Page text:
Australia needs to get serious about tackling insecure work if we are to address rising poverty and inequality, Australian Unions say.
ACTU President Ged Kearney said that 40% of the Australian workforce is employed in insecure work and 25% of all employees have pay that varies from one pay period to the next.
"More and more workers in Australia have jobs that have irregular and unpredictable working hours and pay, inferior rights and entitlements including limited or no access to paid leave, and no job security," Ms Kearney said.
"Insecure work causes financial hardship and these workers find it difficult to get loans, rent a house and get access to training and promotion opportunities.
"A lack of job security and irregular income can see people slip into poverty. What's at risk is an American-style working poor emerging in this country – something that Australian's overwhelming reject ."
Ms Kearney said that quality, secure jobs are key to a shared national prosperity and unions are pushing to give more than two million casual workers in Australia the right to become permanent employees.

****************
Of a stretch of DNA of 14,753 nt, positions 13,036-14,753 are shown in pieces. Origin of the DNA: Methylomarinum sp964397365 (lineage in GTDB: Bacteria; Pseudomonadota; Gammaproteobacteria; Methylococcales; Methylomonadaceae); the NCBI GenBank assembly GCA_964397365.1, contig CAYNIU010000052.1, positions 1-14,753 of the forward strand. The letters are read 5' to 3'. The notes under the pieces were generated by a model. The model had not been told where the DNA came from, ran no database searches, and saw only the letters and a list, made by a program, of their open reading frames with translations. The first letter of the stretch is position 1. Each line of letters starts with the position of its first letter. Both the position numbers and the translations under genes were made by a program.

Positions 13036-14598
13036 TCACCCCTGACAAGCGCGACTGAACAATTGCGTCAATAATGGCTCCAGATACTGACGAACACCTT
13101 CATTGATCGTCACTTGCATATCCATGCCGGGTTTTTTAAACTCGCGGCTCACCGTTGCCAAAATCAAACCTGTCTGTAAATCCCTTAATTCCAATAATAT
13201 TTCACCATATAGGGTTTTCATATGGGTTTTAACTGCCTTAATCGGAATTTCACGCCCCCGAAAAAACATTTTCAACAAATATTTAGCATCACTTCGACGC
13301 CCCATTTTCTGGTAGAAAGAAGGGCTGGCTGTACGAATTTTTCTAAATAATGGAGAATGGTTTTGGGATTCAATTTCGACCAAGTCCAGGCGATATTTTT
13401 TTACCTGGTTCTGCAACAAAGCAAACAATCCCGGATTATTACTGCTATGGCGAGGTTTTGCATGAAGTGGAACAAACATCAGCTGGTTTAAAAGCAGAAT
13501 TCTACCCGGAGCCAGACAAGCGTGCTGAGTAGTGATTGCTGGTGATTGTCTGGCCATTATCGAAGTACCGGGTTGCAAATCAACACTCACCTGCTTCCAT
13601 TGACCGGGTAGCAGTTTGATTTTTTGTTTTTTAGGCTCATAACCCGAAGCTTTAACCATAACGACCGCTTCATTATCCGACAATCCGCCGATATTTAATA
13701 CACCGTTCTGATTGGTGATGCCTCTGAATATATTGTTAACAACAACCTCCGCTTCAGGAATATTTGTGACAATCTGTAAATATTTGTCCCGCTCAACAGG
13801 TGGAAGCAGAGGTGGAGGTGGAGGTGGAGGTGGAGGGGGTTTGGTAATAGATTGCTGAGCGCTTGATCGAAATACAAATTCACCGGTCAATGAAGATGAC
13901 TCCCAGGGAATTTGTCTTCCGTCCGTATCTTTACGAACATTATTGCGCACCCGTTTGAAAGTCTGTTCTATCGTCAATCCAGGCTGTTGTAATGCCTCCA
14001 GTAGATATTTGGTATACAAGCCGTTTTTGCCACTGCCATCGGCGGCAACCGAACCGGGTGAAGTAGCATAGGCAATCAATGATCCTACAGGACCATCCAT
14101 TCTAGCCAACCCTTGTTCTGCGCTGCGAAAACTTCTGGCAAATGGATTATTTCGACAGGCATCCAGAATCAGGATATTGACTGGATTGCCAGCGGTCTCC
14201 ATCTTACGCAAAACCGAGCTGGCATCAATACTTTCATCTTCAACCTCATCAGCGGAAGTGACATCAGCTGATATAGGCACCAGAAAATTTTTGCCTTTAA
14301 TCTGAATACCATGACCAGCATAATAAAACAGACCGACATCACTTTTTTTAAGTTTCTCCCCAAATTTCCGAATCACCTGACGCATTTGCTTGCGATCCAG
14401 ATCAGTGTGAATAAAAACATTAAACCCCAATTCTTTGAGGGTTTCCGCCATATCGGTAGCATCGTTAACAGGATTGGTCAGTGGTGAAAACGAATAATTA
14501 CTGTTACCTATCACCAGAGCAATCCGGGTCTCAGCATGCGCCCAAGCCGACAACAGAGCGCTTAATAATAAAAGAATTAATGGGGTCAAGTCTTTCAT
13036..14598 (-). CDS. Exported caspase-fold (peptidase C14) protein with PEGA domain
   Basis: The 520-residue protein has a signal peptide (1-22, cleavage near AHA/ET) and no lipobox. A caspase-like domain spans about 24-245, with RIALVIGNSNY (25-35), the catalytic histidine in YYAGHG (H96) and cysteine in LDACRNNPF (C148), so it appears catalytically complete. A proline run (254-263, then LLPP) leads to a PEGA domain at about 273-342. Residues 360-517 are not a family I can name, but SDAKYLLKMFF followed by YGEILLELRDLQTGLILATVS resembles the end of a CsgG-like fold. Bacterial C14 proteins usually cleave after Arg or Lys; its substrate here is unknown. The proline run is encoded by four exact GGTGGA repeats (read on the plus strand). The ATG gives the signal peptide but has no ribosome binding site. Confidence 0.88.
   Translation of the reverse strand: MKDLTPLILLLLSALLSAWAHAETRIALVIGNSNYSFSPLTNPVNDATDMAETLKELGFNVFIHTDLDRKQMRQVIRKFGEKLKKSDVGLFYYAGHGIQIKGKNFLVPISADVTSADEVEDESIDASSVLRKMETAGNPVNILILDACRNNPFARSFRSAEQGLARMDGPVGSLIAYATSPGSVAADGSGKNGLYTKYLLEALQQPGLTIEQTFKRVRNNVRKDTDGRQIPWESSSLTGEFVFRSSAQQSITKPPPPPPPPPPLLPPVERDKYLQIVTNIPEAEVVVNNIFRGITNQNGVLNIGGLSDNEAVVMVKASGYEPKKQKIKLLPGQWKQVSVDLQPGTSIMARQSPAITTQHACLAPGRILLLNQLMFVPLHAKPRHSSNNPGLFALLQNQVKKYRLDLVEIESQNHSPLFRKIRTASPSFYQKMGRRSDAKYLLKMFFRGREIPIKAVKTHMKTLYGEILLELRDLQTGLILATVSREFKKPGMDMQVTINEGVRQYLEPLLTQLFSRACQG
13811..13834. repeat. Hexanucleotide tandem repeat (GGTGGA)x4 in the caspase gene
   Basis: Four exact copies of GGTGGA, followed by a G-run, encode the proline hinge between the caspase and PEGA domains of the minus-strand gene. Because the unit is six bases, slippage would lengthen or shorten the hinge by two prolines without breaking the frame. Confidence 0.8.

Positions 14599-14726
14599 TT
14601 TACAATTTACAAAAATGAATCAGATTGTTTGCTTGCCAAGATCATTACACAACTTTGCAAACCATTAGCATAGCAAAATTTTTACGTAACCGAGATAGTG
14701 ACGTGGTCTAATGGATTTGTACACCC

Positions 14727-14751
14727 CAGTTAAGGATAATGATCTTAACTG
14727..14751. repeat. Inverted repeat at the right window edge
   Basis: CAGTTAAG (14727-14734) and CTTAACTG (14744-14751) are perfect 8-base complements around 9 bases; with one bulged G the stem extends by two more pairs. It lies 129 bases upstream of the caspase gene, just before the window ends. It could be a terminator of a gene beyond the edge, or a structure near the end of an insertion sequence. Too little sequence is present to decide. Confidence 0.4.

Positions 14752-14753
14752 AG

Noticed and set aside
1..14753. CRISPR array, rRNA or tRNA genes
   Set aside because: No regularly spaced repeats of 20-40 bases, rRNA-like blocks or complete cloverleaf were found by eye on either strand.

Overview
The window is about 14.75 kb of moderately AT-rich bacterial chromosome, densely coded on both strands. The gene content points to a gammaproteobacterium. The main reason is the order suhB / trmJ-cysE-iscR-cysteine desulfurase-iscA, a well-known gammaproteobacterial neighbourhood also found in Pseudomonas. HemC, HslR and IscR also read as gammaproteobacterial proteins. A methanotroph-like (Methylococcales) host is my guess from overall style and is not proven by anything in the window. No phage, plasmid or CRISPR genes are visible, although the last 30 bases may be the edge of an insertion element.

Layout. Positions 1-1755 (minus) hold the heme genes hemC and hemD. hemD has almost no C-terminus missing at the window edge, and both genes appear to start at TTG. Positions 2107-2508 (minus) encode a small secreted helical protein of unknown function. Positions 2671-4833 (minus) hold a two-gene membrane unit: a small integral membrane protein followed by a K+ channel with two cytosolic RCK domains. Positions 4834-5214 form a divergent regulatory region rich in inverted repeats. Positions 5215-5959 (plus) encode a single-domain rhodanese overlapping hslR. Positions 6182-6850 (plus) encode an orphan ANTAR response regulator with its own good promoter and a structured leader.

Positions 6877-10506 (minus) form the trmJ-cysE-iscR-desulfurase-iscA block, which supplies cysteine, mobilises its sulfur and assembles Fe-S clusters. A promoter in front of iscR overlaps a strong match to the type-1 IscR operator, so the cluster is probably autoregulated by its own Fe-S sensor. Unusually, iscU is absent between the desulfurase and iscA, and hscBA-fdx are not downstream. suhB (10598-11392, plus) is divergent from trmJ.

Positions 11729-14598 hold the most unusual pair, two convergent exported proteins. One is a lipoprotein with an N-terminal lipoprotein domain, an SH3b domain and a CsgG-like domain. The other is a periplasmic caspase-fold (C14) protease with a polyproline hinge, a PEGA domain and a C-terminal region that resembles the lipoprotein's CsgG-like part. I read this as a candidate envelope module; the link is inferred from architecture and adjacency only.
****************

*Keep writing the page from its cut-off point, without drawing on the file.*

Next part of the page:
"We want a clause entered into all modern awards that will allow casual employees to become permanent staff members," said Ms Kearney.
"This will recognise people who are permanent workers in everything but name.
"People are not just tools for employers to use - they have lives and families and deserve to be given the respect of decent, secure work.
"This change is targeted at workers who are permanent in everything but name, not genuine casuals such as students who work irregular shifts in bars or restaurants.
"This is about the teachers, receptionists, disability support and aged care workers who are already genuinely working permanent hours and deserve to have that recognised."
The ACTU is preparing to lodge the claim with the Fair Work Commission under the review of the modern award system that is currently underway.
Anti-Poverty Week started today. For more information visit http://www.antipovertyweek.org.au
Media contact: Carla De Campo, 0410 579 575 or Kara Douglas, 0418 793 885